• Around 70,000 patients come in annually and about a third of those have diabetes, and diabetes-related eye issues. However, most of the cases we see at the clinics are from irritations, allergies, eye infections or injuries to the retina or the cornea.

  • What sort of treatments do you offer?
  • The eye care department in HMC is comprised of 20 clinics, open 5 days a week. Diabetes-related eye diseases are usually treated in the specialized retina clinics or the regular check-up section. There are also specialized doctors for all other eye-related issues. We offer corrective surgery and Lasik for patients who require it. We also always have an emergency eye specialist on-call 24/7.

  • What are the most prevalent causes of eye diseases?
  • Glaucoma is one of the most prevalent eye diseases and about 90% of cases get diagnosed very late. We had about 1,500 cases related to diabetes in 2016 alone. 1200 patients came in to remove “white water” and 300 other patients received retinal surgery. There are many more diseases, and almost all of them require precision treatment using microscopic technology.

    Eye disease can be easily prevented with safety glasses or simply listening to your doctor when he or she says that you need a specific treatment or glasses. Regular check-ups also help to prevent eye diseases that can affect the retina, damage to which can be irreversible.

  • How many patients do you see on average?
  • The emergency room at Hamad General Hospital takes in about 35 cases a day. Most of these cases are from foreign substances coming into the eye or surface wounds to the cornea. We aim to move the eye clinics from Hamad General Hospital and Rumaila Hospital to the Hamad Medical City’s Daily Care Building by the start of the new year. This will allow more patients to come in and for more facilities and treatments to be introduced, like corrective treatments and Lasik eye surgery. HMC has specialized clinics for everything eye-related from basic eye checks and corrective treatment with glasses, to laser treatments and corrective surgeries.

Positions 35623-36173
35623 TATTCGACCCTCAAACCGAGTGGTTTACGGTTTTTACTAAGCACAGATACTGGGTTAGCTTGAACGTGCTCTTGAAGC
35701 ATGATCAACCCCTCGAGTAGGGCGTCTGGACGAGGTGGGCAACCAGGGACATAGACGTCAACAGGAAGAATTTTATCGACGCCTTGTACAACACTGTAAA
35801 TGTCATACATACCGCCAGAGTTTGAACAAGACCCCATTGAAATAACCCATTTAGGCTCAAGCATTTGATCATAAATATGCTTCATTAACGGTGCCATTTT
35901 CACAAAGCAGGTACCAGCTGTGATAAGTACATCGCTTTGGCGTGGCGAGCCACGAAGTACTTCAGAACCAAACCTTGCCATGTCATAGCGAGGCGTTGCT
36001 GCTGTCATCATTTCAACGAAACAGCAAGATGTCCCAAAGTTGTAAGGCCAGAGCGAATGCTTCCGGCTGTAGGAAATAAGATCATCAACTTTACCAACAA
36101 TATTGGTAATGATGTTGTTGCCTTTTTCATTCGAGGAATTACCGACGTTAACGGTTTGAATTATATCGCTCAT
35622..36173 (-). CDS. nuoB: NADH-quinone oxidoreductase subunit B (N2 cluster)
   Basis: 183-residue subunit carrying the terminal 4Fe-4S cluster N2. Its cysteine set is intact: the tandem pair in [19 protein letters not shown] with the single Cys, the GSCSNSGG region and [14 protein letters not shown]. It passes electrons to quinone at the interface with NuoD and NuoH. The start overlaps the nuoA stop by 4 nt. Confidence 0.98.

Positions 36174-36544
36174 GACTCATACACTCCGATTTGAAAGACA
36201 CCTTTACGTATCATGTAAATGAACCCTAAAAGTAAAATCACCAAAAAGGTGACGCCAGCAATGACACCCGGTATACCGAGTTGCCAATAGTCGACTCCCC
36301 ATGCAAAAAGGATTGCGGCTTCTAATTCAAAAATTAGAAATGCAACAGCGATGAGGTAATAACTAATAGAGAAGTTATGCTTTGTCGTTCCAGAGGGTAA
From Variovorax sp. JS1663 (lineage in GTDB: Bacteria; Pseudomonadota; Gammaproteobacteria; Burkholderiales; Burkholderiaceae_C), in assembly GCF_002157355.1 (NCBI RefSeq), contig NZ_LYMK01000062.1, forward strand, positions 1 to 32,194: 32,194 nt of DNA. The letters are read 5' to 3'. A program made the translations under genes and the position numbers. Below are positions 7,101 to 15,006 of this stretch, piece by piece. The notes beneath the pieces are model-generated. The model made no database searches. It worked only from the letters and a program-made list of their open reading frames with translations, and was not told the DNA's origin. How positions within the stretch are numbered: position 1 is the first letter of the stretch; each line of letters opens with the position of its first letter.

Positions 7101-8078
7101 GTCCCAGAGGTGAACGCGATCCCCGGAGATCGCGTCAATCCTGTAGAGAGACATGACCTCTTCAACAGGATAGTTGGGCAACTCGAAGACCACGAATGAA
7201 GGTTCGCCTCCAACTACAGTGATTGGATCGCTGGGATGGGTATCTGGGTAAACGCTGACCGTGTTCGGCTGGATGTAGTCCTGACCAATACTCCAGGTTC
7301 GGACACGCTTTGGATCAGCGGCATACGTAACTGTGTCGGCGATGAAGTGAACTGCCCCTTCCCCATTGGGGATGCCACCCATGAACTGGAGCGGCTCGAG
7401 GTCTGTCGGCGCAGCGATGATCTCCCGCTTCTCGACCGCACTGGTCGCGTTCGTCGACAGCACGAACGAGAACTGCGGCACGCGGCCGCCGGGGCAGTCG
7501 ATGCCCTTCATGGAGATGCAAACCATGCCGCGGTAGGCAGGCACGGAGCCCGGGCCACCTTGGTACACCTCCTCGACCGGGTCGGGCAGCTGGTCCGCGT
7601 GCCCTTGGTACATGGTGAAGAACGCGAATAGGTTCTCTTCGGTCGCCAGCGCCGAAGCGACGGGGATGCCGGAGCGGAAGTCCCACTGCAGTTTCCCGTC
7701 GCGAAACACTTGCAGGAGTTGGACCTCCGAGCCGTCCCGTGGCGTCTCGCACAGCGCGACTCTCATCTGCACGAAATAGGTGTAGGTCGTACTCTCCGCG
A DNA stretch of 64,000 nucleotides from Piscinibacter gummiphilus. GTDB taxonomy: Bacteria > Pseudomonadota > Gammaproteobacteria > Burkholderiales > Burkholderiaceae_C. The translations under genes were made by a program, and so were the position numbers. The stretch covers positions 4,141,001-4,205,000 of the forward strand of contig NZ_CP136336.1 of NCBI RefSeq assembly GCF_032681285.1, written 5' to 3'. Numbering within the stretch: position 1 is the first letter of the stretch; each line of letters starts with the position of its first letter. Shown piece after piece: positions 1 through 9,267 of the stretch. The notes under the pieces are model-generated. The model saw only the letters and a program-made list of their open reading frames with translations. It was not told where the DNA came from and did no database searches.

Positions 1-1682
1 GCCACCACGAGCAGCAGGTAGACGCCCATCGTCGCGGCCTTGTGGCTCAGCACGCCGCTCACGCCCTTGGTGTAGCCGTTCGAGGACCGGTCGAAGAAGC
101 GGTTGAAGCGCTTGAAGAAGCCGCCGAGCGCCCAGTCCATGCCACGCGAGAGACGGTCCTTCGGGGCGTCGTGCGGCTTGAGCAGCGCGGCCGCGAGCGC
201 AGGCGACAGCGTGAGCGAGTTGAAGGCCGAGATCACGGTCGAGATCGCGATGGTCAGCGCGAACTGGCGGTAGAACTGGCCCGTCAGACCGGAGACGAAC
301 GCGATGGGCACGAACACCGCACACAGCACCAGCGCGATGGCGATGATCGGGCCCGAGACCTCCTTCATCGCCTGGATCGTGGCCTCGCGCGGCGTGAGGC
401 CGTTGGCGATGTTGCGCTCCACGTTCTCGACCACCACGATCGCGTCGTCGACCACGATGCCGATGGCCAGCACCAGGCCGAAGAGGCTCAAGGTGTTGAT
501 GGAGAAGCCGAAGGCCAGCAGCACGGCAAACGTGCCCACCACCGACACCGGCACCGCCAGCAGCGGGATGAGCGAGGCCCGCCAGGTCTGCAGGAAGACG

• How does diabetes affect eye health?
  • Glaucoma or irregular eye pressure is what mostly affects diabetics. About 90% of those who have glaucoma don’t realize it until their condition advances and affects their nerves, which then creates a permanent shadow over their vision. This can be hereditary and easily avoided through regular check-ups.

    17% of the population in Qatar are diabetic, and all of them are susceptible to eye diseases due to possible damage in their retina blood vessels from increased blood sugar levels.

  • Have you launched any eye care campaigns?
  • The campaign we are mostly focused on now is in collaboration with the National Association Fighting Blindness, where schools and children receive eye check-ups. HMC has also collaborated with Primary Health Care to provide schools with quick ways to test students, as some disabilities in the eyes can lead to blindness very quickly, and they need to be treated as soon as possible. The campaigns highlight the importance of taking care of your eyes and how corrective treatments like wearing prescription glasses can help greatly to stop the damage from progressing. The aim is also to educate that not everyone is the same, some may only require prescription glasses, while others may require medication or even surgery.

  • Can you tell us more about the specialized eye-care clinic?
  • There are 4 clinics specialized in measuring sight for glasses and laser treatment. About 3,500 corrective surgeries have been conducted in 2016. We also have specialized retina dysfunction treatments and surgeries, and cornea transplants available (this transplant is not limited to patients of the same blood type).

  • Have any new technologies or treatments been introduced at HMC?
  • When we move to the new buildings, we will have new treatments on offer for corrective and disabilities treatments for the eyes. We will also have everything we can possibly need to provide the patients with the best services for specific diseases and everything required to prepare for any treatment or operation on the eyes.

    At HMC, we are also diligently checking patients’ needs to avoid any complications and side effects. New technologies are being introduced for this and to help specialists with diagnosis.